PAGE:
Know your neighbourhood

The 12 months to 31 May 2019 have been a positive one for AREITs, with the S&P/ASX 300 AREIT Accumulation Index returning 14.3%. Despite this result, the last two years have proved challenging for many of Zenith’s rated active fund managers. What has created these challenges?

17 Jul 2019

Zenith believes that the reason lies behind the combination of a constrained market universe and disparity between the characteristics of certain key AREITs which go against the philosophy of many managers of AREIT funds.

A gulf dividing fund managers
Zenith has noted that as at 31 May 2019, the performance of the peer group median manager relative to the benchmark index has shown its greatest level of annual underperformance in 20 years, as the following chart shows. The data also shows that there has been an abnormal level of return dispersion amongst funds.


 Source: Zenith Investment Partners

What is causing these events? What inferences can be drawn? And in the face of such erratic behaviour, should investors switch from active management to an index-based strategy for AREITs?

To answer these questions, Zenith believes that investors must have a clear understanding of the makeup of the AREIT index as well as an appreciation of the different manager mandates and their implications for returns.

Lifting the lid on REITs
The number of countries now offering REITs as an investment vehicle is growing rapidly and as these regimes have evolved, the use of REITs has become more widely accepted as an investor friendly, tax efficient vehicle for real estate investment.

However, in most countries REIT legislation is highly prescriptive, with inclusion tests on a range of issues, including:

In contrast to the rest of the world, Australia has a remarkably accommodating approach to inclusion tests for REITs. While the collective AREIT market sources most of its earnings from real estate directly, there are several key members of the AREIT index sourcing material levels of earnings from real estate development and funds management.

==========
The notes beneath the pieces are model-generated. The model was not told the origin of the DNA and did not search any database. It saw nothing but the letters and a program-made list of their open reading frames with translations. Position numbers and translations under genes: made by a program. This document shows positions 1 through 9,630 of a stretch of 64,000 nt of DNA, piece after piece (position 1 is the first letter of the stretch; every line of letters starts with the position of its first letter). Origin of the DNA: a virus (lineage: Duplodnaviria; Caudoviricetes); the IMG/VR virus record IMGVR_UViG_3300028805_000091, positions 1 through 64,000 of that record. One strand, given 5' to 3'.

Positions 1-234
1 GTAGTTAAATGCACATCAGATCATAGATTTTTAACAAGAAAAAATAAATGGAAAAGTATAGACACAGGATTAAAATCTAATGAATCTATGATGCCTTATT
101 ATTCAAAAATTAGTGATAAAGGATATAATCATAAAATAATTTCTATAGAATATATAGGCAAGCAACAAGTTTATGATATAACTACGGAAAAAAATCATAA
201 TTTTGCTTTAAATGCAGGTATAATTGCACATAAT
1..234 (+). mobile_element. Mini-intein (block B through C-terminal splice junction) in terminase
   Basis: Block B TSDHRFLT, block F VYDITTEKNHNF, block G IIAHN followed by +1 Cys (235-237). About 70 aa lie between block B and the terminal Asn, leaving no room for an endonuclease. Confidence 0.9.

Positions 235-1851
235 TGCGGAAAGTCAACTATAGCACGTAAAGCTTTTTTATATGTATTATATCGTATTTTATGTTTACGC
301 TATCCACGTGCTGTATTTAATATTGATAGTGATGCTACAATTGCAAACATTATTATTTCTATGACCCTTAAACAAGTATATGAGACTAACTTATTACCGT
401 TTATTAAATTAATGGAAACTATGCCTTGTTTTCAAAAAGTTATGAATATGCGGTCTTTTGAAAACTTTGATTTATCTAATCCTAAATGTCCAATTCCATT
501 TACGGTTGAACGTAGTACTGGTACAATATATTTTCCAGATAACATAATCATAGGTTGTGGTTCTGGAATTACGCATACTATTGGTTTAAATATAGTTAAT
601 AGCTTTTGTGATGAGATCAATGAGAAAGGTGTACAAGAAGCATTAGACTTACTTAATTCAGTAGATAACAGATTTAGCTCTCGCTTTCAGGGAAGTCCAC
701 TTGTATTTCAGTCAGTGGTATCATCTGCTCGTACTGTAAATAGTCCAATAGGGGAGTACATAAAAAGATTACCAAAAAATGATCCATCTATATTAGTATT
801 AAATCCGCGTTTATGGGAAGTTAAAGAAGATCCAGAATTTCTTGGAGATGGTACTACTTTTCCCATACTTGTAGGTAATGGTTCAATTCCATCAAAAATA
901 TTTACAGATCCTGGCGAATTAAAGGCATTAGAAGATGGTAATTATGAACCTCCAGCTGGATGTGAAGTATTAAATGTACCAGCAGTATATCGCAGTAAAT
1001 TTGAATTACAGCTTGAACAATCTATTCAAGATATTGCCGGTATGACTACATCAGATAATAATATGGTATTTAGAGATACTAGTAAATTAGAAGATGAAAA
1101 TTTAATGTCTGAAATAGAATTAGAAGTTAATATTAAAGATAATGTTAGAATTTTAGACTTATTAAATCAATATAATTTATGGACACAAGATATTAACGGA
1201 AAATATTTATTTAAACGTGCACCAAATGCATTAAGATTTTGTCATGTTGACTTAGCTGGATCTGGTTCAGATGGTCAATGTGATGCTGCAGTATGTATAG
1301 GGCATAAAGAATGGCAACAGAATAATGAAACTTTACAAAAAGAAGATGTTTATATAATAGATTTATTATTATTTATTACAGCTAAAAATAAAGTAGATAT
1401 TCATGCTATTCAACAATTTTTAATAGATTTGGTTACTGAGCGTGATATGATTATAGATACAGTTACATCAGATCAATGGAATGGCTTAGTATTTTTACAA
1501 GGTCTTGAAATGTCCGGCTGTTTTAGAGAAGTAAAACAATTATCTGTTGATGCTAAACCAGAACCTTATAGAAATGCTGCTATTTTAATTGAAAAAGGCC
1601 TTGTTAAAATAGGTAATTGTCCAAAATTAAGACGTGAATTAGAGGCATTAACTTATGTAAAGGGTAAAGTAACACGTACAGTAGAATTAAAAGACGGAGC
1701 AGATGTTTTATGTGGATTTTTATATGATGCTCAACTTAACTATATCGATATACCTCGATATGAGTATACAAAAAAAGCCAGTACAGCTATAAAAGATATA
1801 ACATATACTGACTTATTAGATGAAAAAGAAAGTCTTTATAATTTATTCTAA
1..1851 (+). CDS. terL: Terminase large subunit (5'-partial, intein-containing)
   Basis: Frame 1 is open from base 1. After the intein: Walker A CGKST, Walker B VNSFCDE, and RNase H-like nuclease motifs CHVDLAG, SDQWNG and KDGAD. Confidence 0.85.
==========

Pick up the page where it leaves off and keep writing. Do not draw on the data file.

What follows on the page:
Until the late 1990s, AREITs were pure real estate vehicles and as such, their earnings were relatively predictable in comparison to general equities. However, the rise of stapled securities changed this dynamic.
Stapling usually consists of a trust unit and a share in a funds management company. These securities are ‘stapled’ together and cannot be traded separately. The trust holds the portfolio of assets, while the related company carries out other activities, traditionally property development, funds management and property services.
As this format gained popularity, AREITs were able to add higher growth income streams outside rent collection, thereby transforming earnings growth.
While stapling is a logical way to construct a vehicle mixing rents and corporate earnings, the increase in earnings comes at the cost of increasing exposure to equity type risks which are leveraged to the real estate cycle. Past cycles have shown that investors’ increased appetite for these riskier income streams when markets are buoyant, can reverse rapidly during periods of market turmoil when risk appetite wanes.

Market concentration also plays a part

Australia’s liberal approach to REIT classification is not a major issue in itself. However, the AREIT sector has always been highly concentrated, with the top five stocks typically more than 50% of the market capitalisation and the top ten more than 80%. This is in addition to sector concentration where the majority is held in office, retail and industrial.

Accordingly, the impact of a single event or thematic stocks can move the market materially. For index-based strategies, this creates significant security specific risk in a fund.
However, this also creates issues for active managers. For benchmark aware strategies, it can limit active risk that can to be taken without breaching relative risk limits. While benchmark unaware managers may be less constricted, a view on what constitutes property is another key aspect.

Property is about all income – except when it’s not

In general, REITs are about generating rental income. However, not all AREITs focus on rents for revenue as shown by Goodman Group (GMG) and Charter Hall Group (CHC).
The following chart shows the HY19 earnings breakdown for GMG and CHC, split into property (rent collecting), funds management operations and development. We have also included Shopping Centres Australia (SCP) as a more typical example of an AREIT with high levels of earnings underpinned by rents.